that what I meant. DirectX supports 10bpc but no application is using them. Same for OpenGL. Developers don't use them as application dev platform. It's been an epic fail. Of course I'm NOT talking of game's world.

    And most of GPU drivers don't support more than 8bpc either. Only some professional cards does really use 10bpc, e.g. Quadro from Nvidia. But then professional applications do NOT render images in 10bpc.

    NVIDIA Geforce graphics cards have offered 10-bit per color out to a full screen Direct X surface but, due to the way most applications use traditional Windows API functions to create the application UI and viewport display, this method is NOT used for professional applications such as Adobe Premiere Pro and Adobe Photoshop. These programs use OpenGL 10-bit per color buffers which require an NVIDIA Quadro GPU with DisplayPort connector. But the cover of 10bpc output is still limited.

    30 bit workflow is far from being mainstream at the moment.
    Reply
  • Nintendo Maniac 64 - Friday, January 8, 2016 - link

    Ehem:
    https://www.youtube.com/watch?v=X-MXyvD3iRA
    Reply
  • Pinko - Sunday, January 10, 2016 - link

    ehem! it's only the driver... and the apps?? Reply
  • DesktopMan - Friday, January 8, 2016 - link

    "an unknown refresh rate (yet, it should be very high)", depends, might not even be enough bandwidth for 120Hz depending on what signalling standard it uses. Reply
  • Shadowmaster625 - Friday, January 8, 2016 - link

    What is this, 2013? For $5K this should be an 8K panel. Reply
  • Hulk - Friday, January 8, 2016 - link

    With the burn in issue of OLED and the really high price I'm wondering if LCD with large array backlighting to increase contrast ratio but be a very competitive technology well into the future. The technology is proven and has become very cheap. OLED has been "just over the horizon" for quite a few years now. Reply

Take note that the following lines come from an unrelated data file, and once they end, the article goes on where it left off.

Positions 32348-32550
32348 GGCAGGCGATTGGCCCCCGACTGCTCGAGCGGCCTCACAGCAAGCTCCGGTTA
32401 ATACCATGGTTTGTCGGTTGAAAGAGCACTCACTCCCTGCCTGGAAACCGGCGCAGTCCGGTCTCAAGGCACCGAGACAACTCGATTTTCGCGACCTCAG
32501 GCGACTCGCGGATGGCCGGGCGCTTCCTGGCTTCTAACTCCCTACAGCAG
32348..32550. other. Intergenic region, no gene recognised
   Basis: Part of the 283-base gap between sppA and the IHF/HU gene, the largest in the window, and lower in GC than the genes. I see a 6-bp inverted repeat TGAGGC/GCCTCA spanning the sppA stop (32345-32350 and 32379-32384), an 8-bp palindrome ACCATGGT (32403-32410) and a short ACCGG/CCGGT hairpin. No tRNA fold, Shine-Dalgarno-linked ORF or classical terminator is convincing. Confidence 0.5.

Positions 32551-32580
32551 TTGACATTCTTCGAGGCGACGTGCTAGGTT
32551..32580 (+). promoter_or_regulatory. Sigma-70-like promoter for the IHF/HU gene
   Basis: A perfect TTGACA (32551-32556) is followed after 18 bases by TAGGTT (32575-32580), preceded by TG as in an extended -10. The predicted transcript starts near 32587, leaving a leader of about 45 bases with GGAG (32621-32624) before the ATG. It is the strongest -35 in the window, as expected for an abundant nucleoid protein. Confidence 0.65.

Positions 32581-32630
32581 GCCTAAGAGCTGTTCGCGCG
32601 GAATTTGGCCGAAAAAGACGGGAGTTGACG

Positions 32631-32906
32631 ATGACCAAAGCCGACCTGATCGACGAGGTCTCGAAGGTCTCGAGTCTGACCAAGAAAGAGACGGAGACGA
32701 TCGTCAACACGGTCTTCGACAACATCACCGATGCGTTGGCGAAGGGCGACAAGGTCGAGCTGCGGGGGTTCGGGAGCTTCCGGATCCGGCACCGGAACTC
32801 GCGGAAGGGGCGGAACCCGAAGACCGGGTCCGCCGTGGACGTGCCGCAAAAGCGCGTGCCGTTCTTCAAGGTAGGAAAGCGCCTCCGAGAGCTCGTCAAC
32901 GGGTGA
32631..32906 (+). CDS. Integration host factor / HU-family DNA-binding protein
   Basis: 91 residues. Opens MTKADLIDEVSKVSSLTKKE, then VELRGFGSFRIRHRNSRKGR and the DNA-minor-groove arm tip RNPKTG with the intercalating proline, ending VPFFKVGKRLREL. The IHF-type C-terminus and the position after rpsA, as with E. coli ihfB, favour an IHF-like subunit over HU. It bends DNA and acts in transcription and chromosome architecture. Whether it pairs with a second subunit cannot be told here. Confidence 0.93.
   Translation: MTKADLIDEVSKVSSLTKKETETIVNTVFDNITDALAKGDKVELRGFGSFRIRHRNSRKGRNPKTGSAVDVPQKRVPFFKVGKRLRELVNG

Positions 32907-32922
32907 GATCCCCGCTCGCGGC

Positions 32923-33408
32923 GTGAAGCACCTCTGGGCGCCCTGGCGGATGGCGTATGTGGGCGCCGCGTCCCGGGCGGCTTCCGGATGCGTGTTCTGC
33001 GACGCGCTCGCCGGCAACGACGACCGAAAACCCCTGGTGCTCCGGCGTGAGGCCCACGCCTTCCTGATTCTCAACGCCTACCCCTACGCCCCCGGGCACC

• Magichands8 - Friday, January 8, 2016 - link

    This looks like a very nice monitor but this has already been done before by Flanders and Sony. Although it's nice to see OLED becoming more common at competitive prices. Still though, I'd probably go with an Eizo CG318-4K if I had to choose between the two :) The burn-in issues with OLED scare me too. I would be willing pay this much for this caliber of monitor but every two or three years due to burn in issues. Reply
  • bill44 - Friday, January 8, 2016 - link

    Wake me up when it's half price, supports HDR and 100% P3. Video editor will need this. LG 2016 OLED TVs will have 99% P3 (no tested yet), HDR is here to stay. There will be PowerDVD and other UltraHD BD playback software with HDR support sometimes in 2016.
    If, if it supports 120Hz, does this means 3D stereoscopic.
    Reply
  • Wolfpup - Friday, January 8, 2016 - link

    I like Dell's monitors, but this needs way more ports, and I'm pretty iffy on OLED period. People praising OLED usually seem clueless that LCD isn't like one type of panel, but bajillions of possible qualities of panel, many of which are extraordinarily good...and they have virtually no downsides and last effectively forever.

    Even within a type of tech, quality ranges massively. Like TN, thought of as the worst (modern) type of LCD panel, can vary from really bad, to very high quality. I switched from an MVA/PVA panel years ago to a really good TN panel, and while I'd love something better still, it's got an awesome selection of ports that I use daily and that's hard to find. (It's a Dell too, as was my previous one.)
    Reply
  • poohbear - Friday, January 8, 2016 - link

    make one 1440p (or heck even 1080) with 120hz+ and I'll spend up to $1500 on it! 4k simply isn't feasible for most gamers.....and if i were to choose between OLED & 4k i'd DEFINITELY prefer the OLED no questions ask. Reply